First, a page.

1 to 2 cups ketchup
2 to 5 cups water
Salt and pepper to taste
Rinse the brisket and pat dry. Place on a platter and set aside.
Preheat the oven to 350 degrees.
Mix the garlic, onion, paprika, salt and pepper in a small bowl and rub both sides liberally with the mixture. Set aside.
Heat a large skillet and add the canola oil. Add the onions and cook until lightly golden brown. Add the garlic and mix well. Cook until fragrant.
Pour the onions into the bottom of a large Dutch oven or deep roasting pan. (I use two large steam table pans for stability.) Distribute them evenly over the bottom of the pan. Place the brisket in the pan and scatter the carrots and celery around the side. Mix the ketchup with two cups of water and pour over the brisket. Cover tightly with a double layer of heavy-duty foil. Place in the oven and bake for 2 hours. Remove from the oven and carefully loosen, then remove, the foil.
Peel and cut the potatoes. Add the potatoes, mixing them in with the carrots. Add 2 to 3 cups of water and, if the sauce tastes too thin, mix the water with more ketchup. The potatoes will absorb a lot of water, so make sure there is plenty of liquid. You can always remove the foil for the last hour of cooking to evaporate some liquid if there is too much.
Cover tightly with the foil and place back in the oven for another 2 to 4 hours. After 2 hours, remove from the oven and carefully uncover. If there is little liquid, add more. If there is too much, place back in the oven uncovered, for another hour. Make sure the meat easily shreds when pulled with a fork. Let cool, season as desired and slice against the grain. Serves a crowd.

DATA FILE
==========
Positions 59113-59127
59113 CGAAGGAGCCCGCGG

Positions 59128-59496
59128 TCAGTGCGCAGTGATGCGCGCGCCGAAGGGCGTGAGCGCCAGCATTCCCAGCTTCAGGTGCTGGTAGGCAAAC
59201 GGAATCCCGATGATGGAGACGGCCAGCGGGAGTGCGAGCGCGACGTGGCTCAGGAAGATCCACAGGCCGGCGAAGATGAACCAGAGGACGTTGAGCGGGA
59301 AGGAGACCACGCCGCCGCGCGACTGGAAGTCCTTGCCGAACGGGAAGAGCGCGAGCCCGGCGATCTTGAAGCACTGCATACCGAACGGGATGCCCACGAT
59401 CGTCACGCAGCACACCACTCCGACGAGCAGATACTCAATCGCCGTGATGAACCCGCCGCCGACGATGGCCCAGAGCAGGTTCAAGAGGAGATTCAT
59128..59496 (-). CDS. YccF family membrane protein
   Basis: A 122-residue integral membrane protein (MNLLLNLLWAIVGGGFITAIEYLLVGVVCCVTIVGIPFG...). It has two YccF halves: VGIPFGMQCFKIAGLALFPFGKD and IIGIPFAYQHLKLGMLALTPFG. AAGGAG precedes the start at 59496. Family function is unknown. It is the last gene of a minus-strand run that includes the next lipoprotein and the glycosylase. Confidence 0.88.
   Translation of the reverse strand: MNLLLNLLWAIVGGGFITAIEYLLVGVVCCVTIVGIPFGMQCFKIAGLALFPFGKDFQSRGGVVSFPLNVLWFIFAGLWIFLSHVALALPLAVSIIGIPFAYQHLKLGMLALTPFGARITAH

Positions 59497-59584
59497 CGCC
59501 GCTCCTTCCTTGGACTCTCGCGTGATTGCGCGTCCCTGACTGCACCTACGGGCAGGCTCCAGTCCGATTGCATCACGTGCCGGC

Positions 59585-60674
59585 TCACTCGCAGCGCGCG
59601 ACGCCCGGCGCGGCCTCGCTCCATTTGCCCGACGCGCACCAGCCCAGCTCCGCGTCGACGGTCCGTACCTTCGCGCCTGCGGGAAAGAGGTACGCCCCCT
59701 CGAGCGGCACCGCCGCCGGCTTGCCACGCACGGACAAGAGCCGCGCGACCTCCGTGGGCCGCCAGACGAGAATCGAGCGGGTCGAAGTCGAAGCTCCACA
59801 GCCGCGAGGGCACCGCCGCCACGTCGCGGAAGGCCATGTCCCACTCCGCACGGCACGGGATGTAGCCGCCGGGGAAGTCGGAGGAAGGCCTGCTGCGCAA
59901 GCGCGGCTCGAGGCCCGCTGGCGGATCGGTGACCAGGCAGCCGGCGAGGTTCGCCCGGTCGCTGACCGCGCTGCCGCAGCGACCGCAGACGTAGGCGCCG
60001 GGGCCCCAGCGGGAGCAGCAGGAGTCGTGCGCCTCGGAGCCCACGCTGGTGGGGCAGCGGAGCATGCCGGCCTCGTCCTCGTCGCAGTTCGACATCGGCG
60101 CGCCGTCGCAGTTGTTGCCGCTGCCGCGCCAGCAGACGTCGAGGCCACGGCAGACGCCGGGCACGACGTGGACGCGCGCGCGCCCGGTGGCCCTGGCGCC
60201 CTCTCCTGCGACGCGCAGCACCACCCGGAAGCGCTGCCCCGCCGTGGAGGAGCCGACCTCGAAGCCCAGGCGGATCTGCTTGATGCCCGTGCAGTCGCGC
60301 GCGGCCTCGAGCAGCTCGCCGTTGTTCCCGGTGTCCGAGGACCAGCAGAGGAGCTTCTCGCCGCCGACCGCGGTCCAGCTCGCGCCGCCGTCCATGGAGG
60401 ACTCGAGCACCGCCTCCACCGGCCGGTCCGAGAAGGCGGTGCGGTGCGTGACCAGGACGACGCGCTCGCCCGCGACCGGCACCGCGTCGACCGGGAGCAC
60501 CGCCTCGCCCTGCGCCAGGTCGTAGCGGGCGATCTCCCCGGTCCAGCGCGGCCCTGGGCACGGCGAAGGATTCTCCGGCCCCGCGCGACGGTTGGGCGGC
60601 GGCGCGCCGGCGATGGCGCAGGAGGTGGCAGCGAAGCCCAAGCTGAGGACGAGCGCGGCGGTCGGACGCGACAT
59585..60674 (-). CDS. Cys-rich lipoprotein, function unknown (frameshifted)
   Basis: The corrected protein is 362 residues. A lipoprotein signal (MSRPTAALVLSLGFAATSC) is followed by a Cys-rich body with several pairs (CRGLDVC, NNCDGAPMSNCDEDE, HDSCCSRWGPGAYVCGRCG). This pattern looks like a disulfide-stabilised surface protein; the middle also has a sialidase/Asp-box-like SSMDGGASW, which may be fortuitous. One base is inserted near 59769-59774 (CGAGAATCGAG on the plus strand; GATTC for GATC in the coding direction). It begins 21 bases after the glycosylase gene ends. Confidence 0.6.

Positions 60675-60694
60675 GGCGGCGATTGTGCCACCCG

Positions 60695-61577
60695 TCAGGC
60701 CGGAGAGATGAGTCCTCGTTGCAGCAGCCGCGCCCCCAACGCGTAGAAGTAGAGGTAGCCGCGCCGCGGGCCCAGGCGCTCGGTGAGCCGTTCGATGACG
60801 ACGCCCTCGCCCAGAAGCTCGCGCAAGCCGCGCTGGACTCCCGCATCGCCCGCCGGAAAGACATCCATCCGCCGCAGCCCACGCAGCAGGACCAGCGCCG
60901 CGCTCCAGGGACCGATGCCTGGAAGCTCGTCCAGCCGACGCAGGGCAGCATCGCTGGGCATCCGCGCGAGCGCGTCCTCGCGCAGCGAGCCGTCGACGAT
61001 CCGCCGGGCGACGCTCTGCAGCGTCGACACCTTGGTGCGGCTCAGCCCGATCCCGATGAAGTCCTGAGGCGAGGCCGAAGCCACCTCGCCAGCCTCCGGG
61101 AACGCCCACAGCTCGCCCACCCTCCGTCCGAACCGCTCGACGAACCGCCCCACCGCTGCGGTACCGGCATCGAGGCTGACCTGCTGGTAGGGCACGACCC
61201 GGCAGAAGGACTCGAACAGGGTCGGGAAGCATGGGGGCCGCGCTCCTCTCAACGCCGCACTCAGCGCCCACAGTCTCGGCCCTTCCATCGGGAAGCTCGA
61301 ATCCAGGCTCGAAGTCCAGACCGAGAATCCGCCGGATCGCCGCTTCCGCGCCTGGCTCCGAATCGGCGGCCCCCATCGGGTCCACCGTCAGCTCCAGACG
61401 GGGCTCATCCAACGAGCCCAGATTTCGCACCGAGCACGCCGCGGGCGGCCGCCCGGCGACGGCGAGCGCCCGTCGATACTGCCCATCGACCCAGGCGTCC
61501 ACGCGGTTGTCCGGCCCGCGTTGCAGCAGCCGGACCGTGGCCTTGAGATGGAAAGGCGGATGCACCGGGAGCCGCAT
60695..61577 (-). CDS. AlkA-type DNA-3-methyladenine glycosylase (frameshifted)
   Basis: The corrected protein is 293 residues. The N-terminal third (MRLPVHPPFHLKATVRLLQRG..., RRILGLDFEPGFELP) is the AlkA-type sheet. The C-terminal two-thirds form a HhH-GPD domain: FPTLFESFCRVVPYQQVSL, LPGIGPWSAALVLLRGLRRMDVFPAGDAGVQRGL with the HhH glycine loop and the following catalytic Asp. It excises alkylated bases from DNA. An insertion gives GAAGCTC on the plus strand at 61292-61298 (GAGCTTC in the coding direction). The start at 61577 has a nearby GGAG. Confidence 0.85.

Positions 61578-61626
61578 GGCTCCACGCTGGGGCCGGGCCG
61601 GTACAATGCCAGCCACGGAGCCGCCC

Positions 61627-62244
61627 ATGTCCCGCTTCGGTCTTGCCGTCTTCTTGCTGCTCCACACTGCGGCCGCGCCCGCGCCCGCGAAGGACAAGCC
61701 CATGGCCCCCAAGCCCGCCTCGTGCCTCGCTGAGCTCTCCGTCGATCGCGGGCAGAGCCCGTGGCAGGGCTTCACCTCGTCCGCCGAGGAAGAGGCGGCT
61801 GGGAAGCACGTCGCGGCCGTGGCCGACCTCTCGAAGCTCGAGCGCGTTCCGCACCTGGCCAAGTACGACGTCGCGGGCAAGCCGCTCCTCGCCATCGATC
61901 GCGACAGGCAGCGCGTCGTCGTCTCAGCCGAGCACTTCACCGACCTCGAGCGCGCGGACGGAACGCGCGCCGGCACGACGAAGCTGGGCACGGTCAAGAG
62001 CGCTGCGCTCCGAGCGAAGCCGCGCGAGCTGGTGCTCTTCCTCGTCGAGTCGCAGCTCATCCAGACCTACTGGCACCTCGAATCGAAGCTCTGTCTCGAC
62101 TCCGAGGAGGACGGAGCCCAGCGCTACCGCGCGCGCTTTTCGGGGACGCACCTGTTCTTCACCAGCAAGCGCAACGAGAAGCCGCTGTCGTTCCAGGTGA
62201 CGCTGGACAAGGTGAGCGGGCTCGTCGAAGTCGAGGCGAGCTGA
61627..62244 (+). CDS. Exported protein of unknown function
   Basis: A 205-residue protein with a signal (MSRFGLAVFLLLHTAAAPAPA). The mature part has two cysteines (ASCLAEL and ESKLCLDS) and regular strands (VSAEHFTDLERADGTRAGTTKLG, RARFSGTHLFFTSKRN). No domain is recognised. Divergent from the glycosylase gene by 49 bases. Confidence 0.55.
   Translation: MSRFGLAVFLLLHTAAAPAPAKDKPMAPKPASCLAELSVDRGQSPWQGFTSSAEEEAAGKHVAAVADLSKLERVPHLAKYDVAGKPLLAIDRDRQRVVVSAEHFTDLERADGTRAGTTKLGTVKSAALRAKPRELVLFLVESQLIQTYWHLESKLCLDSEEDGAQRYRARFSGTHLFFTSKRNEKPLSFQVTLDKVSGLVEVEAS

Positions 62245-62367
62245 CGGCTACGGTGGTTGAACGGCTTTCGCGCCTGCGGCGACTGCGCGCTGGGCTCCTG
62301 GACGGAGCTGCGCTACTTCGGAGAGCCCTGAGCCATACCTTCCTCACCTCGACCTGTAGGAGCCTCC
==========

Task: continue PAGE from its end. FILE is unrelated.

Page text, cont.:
NOTE: My mother often added frozen lima beans to the dish when she added the potatoes. I have made it with soaked, cooked, dried beans and lots more water. Delicious.
NOTE: You can also add some dry red wine like a deep burgundy or Malbec or you can add some tomato paste for more tomato flavor.
Brisket Roasted, Braised and More (Meat)
4 to 6 pound brisket, single and double, if possible
1/4 cup canola oil
1 Tbsp. kosher salt
2 Tbsp. garlic powder
2 Tbsp. onion powder
1 Tbsp. paprika or smoked paprika, if you like
2 tsp. black pepper
1 tsp. dry mustard
2 Tbsp. dark brown sugar
3 cups low-sodium beef stock OR OMIT THE SALT
2 to 3 onions, roughly chopped
5 to 10 cloves of garlic, roughly chopped
2 carrots, peeled and sliced
2 to 3 stalks celery, sliced
2 bay leaves
Preheat the oven to 350 degrees. Mix the first 7 ingredients together and set aside.
Rinse and dry the brisket and place in a roasting pan. Rub the entire brisket with oil and then sprinkle liberally with the dry rub. Place the brisket back into the roasting pan and place in the oven. Roast, uncovered, for 45 minutes or until browned in several places. Remove from the oven and add the beef stock, onions, garlic, celery, carrots and the bay leaves.
Cover tightly with a double layer of heavy foil and place back in the oven. Lower the heat to 300 degrees and roast/braise for 3 to 5 hours, until the meat easily falls apart when pulled with a fork. Place the meat on a platter and tent with foil.